It is this super-human character that is imposed on the narrative device of the ‘Muslim terrorist’ that justifies the creation, expansion and perpetuation of the military-industrial complex in so many of the countries in Asia today. Having inflated the image and power of Muslims to that of super-human beings who perhaps can even be said to be the next stage of human evolution, the very same discourse of the ‘war on terror’ aims to contain this potential threat of Muslim terrorism with the threat of even greater state violence.
This marks one of the other features of the discourse of the ‘war on terror’ and how it has expanded not only the scope, depth and magnitude of Muslim subjectivity beyond the level of the mundane and ordinary, but also the scope and magnitude of state violence and power to a level hitherto unreached.
The introduction of more and more anti-terror laws, norms and conventions across Southeast Asia has led to the expansion (both virtual and real) of a state security apparatus even bigger than the one that existed during the Cold War, and which now presents itself to the public in the form of new legislation that allows for even more phone-tapping, checks on the internet, routine interrogations, detentions without trial etc.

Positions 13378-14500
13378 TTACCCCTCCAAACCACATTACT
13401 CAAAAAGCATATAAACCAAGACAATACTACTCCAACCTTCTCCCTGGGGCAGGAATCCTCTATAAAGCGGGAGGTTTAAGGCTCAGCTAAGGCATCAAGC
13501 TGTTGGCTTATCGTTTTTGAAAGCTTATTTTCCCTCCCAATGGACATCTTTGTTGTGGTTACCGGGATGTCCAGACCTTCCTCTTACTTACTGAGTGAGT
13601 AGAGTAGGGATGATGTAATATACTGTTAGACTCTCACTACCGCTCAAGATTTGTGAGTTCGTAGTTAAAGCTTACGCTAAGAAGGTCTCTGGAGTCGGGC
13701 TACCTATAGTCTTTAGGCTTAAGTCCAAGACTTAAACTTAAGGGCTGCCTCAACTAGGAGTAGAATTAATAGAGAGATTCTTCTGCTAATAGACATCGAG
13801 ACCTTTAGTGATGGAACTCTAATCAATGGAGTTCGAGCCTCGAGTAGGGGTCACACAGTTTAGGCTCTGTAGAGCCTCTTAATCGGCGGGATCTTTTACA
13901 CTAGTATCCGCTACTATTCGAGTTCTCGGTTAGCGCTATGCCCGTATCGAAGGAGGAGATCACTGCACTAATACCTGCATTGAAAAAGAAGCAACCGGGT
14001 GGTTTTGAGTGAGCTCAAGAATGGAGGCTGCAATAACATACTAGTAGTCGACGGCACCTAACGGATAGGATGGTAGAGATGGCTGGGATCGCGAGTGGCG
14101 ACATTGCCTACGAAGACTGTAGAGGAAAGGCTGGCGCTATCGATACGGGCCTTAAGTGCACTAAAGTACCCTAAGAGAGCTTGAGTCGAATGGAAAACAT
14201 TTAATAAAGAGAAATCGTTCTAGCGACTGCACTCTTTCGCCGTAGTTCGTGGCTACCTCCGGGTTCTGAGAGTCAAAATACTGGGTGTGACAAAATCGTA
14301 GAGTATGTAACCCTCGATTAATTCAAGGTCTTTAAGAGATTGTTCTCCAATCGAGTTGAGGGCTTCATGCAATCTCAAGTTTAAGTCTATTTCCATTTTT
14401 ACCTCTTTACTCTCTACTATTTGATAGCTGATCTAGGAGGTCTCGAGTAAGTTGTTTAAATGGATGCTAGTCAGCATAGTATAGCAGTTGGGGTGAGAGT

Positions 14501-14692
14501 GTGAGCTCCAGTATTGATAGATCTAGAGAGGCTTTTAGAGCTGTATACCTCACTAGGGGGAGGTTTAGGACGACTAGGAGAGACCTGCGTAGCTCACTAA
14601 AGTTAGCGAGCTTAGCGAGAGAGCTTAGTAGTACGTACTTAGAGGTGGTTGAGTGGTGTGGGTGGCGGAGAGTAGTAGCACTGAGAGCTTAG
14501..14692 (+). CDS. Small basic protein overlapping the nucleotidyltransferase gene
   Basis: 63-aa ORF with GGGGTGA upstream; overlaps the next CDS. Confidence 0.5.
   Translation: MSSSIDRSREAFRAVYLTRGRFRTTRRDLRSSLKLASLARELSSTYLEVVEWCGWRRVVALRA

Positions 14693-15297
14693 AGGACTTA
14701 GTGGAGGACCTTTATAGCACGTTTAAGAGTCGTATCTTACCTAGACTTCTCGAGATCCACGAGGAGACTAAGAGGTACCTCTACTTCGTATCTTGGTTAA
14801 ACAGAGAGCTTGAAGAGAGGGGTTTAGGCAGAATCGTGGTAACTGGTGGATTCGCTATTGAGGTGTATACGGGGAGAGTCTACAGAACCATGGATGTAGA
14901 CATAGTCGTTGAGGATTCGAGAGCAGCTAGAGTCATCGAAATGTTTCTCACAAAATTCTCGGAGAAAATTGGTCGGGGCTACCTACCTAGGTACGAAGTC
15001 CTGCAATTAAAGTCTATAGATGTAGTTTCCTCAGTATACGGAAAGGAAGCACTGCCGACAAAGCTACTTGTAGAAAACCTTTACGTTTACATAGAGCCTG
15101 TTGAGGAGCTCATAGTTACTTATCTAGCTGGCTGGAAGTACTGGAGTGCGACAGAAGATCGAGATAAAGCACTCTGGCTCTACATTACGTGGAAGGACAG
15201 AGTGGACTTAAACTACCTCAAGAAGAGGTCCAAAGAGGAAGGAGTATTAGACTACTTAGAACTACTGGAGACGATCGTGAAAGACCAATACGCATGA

All of this, of course has been justified on the grounds of public safety and the desire to contain the potential of excess and violence that has been embodied in the symbolic figure of the super-human Muslim terrorist. Not even at the height of the Cold War has Asia witnessed such a neat and effective combination of discursive and material-economic interests working hand-in-glove with each other.
And not even during the Cold War was the subjectivity of the oppositional Other constructed in such magnified proportions. Even Communists could be killed by bullets, but it would appear that Muslim ‘terrorists’ can only be slain by rockets and cannons. Muslims have consequently been elevated to the status of giants and monsters, almost on par with King Kong or Godzilla.